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27 responses to “Denyse O’Leary — Bright New Discoveroid Star

  1. I think her background is English literature. Just the sort of major to make one an expert on biology. Perhaps she should read an Englishman’s (Darwin) books before she comments about evolution.

  2. …such claims explain nothing about the world around us and fly in the face of evidence and common sense…

    That’s a very good and concise summary of ID.

    She might not be a biologist, but scientific credentials do not appear to be necessary to work on ID. The most important credential for the ID field is that of attorney. However, Denise’s ability to make-up anti-science screeds on subjects she has little or no knowledge of must make her something of a useful IDiot, so to speak.

  3. Unintentional anonymity there….

  4. waldteufel

    Denyse’s entry into the pantheon of IDiots shuffling through the halls of the Disco Toot marks a new low in the ID slide in intellectual respectability. The confused granny from Toronto has yet to demonstrate the ability to construct and present a cogent thought, so she makes a perfect fit with the Attack Gerbil and Klingklepuffer.

  5. Denyse O’Leary is 63, if I recall, and has no science degree. She is pig ignorant of all sciences; every one of her articles is intended to teach anti-scientists how to adopt a tone of contemptuous superiority toward all the world’s scientists. Now compare this reality to Stephen Meyer’s advertising copy:

    Stephen Meyer: “Right, you want to know whether anyone actually agrees with us. Here’s what’s happening. I’m actually very optimistic because Thomas Kuhn, the famous historian of science, said scientific revolutions don’t happen when the old guard suddenly changes their mind. They happen one funeral at a time. And what we have found is we’re attracting an awful lot of young talent.”
    [Stephen Meyer 2014, cited here]

    Meyer is lying. O’Leary is 63 and dumb as dogfood. She is not young and not a talent. And she’s the best they have: angry, contemptuous, sexagenarian cranks who never discovered anything.

    One funeral at a time, Meyer. One funeral at a time.

  6. “Uh … primates built Stonehenge, the Pyramids, and the Parthenon on the Acropolis of Athens.”

    Not to mention London, New York City, Saturn V rockets, computers, and the ball-point pen.

    She certainly has a knack for making a fool of herself, exposing her complete ignorance of prehistoric homo sapiens. Someone at the DI should have a heart and point out to her that human beings 11,500 ago were human beings. I can just picture her doing a perfect imitation of Emily Litella — “Never mind”.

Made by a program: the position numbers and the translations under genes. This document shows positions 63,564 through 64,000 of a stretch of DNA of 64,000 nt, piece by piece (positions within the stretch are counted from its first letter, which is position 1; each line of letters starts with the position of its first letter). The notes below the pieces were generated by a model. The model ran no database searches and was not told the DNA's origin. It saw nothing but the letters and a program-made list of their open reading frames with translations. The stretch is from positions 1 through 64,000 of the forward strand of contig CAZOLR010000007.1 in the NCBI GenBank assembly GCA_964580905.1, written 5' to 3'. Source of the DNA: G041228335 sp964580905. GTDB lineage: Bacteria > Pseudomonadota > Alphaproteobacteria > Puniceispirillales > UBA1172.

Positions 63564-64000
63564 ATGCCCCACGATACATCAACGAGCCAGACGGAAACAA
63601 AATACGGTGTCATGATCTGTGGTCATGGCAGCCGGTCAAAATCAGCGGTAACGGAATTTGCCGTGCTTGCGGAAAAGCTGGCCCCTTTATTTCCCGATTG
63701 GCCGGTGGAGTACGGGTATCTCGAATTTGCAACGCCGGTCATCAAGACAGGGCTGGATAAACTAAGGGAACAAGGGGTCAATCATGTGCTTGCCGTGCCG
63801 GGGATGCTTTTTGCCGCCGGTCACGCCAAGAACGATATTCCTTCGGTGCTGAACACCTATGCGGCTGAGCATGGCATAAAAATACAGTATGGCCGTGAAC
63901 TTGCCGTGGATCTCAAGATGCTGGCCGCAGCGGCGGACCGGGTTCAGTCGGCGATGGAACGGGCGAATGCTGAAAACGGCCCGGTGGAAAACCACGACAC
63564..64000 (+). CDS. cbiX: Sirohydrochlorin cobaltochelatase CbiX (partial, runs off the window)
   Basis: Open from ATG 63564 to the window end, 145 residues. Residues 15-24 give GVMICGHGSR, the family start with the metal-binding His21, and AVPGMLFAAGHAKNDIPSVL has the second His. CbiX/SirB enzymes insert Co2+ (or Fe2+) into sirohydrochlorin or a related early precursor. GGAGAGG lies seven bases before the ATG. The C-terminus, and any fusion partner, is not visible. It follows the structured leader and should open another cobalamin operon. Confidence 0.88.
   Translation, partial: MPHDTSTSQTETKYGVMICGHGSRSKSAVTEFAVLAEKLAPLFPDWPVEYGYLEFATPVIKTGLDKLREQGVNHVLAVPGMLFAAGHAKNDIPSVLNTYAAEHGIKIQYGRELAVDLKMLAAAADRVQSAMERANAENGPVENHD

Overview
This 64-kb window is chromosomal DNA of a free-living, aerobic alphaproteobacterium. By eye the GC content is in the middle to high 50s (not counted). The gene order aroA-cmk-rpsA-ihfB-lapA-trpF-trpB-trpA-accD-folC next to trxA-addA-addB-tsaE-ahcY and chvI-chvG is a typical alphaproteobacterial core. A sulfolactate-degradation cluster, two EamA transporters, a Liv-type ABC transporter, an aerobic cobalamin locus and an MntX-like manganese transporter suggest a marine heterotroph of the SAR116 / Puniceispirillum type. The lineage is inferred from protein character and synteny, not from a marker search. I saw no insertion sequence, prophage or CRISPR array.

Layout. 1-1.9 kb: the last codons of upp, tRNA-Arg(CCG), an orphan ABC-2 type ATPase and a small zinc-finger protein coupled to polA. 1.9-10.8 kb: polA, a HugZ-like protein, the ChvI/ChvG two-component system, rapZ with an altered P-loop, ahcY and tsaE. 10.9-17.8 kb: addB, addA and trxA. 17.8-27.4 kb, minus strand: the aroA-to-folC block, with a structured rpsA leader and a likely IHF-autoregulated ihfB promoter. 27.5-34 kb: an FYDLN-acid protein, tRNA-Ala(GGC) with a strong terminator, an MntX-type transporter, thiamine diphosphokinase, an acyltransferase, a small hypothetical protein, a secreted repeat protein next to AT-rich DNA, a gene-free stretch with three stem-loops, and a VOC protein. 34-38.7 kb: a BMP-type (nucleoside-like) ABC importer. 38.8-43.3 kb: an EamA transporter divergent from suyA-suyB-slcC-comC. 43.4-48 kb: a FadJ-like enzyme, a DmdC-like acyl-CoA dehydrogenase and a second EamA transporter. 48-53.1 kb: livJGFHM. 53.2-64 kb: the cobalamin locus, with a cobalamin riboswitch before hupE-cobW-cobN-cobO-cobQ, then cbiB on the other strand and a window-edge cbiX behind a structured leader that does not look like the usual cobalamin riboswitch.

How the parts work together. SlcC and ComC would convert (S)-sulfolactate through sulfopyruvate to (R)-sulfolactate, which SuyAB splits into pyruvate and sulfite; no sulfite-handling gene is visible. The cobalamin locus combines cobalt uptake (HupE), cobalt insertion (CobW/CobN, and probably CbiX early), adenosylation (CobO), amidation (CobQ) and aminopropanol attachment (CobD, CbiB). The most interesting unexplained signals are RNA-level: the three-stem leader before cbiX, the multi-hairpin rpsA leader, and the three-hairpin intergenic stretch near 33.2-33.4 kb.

7. I’m not convinced that “Denyse O’Leary” is anything other than a rather unconvincing ELIZA phrase-generator chat-bot, but loaded up with a sprinkling of Creationist vocabulary.

    It isn’t actually possible to disagree with anything she says, as nothing she says is sufficient intelligible to evaluate in any meaningful sense. A weird waste of space–but as our Curmudgeon has pointed out, if there is space that is ripe for wasting, it’s on the Discoveroids’ blog.

  8. Charles Deetz ;)

    Megalonyx, if her posts are just (intentional) filler, maybe we should call them the Distractoids instead.

  9. Diogenes directs us to a quote from the redoubtable Stephen Meyer, to wit:

    I’m actually very optimistic because Thomas Kuhn, the famous historian of science, said scientific revolutions don’t happen when the old guard suddenly changes their mind. They happen one funeral at a time.

    Creationists seem to invoke Kuhn in the same way they invoke Galileo, as validation of some sort of syllogism along the lines of

    [Major Premise] Everyone said Galileo was a kook, but he turned out to be right; as Kuhn notes, this sort of thing has recurred in the history of science

    [Minor Premise] Everyone says that advocacy of my pet notion — that there is a causal relationship between annual consumption of mayonnaise and the rate of divorces–makes me a kook.

    [Conclusion] Kuhn predicts that I will soon be shown to be a bold and revered pioneer, just like Galileo.

    Kuhn’s Structure of Scientific Revolutions is indeed a seminal and important work, but it just doesn’t say what the Creationists think it does. Yep, science is often ‘wrong’–or rather, scientific knowledge has always been incomplete, and thus always to some degree provisional.

    But science is pursued with full recognition of the provisional nature of current knowledge, and is powerful for precisely the reason that it has that recognition and has developed the means for in-flight correction to our state of knowledge.

    The Creationists overlook the fact that for every scientific Galileo there must be some thousands of non-scientific kooks whose weird ideas never got anywhere for want of any supporting data.